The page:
Donna: Not important at all anymore. I think I’ve moved on. I’m now out there exploring, diving into other cultures and experiences. A good story will always get me – no matter where it comes from. I’m excited by the beating heart of culture and what that means within New Zealand communities. 

Renee: How much of your writing is real and how much is made up? Or does it become blurred after a while?

Donna: It’s all real of course. All made up too. It’s all a balance between fiction and reality. I always remember what the trigger is that starts the creative process though – it’s quite bizarre.

Renee: Do you call your work fiction, autobiography or history?

Donna: Fiction. I enjoy revisiting the past, doing research, hearing personal experiences, but then visually imagining what it was like, and recreating a fictitious world.

Renee: What‘s the most moving response you’ve had to your work?

Donna: There are many. Most of which have come from the Croatian Community. One in particular stands out though. I wrote a play ‘Anton’s Women’ about a gum digger. I researched the immigration of the Croatian people who came to New Zealand to dig for gum on the gum fields of Northland. After a performance at the Maidment Theatre in February 2008 a man approached me and told me he’d worked on those gum fields as a 14 year old boy. I’d never met a real gum digger before. I was blown away – it’s a past that doesn’t exist anymore. He held out his hands, big calloused working mans hands, he told me they used to be stained pitch black, and it had taken years to get the residue of gum resin off them. He had tears in his eyes recalling the memory. Emotionally he had me, sitting right there in the palms of those hands. And I wished I’d known him before I wrote the play. My gum digger would have had black hands.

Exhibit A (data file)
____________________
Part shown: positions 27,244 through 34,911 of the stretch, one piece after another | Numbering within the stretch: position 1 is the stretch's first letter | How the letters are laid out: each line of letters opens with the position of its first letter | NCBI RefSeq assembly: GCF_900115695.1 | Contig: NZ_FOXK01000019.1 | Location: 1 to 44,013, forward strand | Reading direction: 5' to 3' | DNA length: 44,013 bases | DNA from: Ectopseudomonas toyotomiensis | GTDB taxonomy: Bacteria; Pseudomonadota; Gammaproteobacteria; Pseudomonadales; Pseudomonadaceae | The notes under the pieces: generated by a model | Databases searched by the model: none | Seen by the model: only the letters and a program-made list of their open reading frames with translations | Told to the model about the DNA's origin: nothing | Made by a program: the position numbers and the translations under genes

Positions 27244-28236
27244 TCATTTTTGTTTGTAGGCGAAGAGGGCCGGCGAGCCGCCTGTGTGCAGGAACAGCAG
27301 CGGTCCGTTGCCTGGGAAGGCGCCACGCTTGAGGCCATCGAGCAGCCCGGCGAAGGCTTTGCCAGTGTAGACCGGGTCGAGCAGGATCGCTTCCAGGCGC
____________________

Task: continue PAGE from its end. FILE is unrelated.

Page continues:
Renee: What do you feel is the place of migrant stories in NZ Literature?

Donna: Everything! We’re a young country, a country full of migrants. We’re very lucky. We can still reach out, find the stories, trace our roots, and touch our past. We’re changing all the time. That’s exciting; a wonderful opportunity for keeping our migrant history alive. 

Renee: What are you working on at the moment?

Donna: A play, a one woman show, ‘My Name is Ruhi’, it’s about a woman who lost her name, lost her children, and lost control of her life when she ran off with an Irish immigrant. How her actions affected her for the rest of her life. It’s a New Zealand woman’s story. My intention is for it to debut on International Women’s Day, the 8th of March somewhere in New Zealand. I have a wonderful actor for the part, just looking for a suitable venue.

And another project, ‘Unheard’ – writing a play for the Deaf community based on their stories and personal experiences for Deaf Awareness Week.

Written by

Renee Liang

15 Jan 2010

Renee is a writer who is exploring many ways of telling stories, including plays, short stories, poetry (which she also performs), and cross-genre collaborations with composers, musicians, sculptors and filmmakers.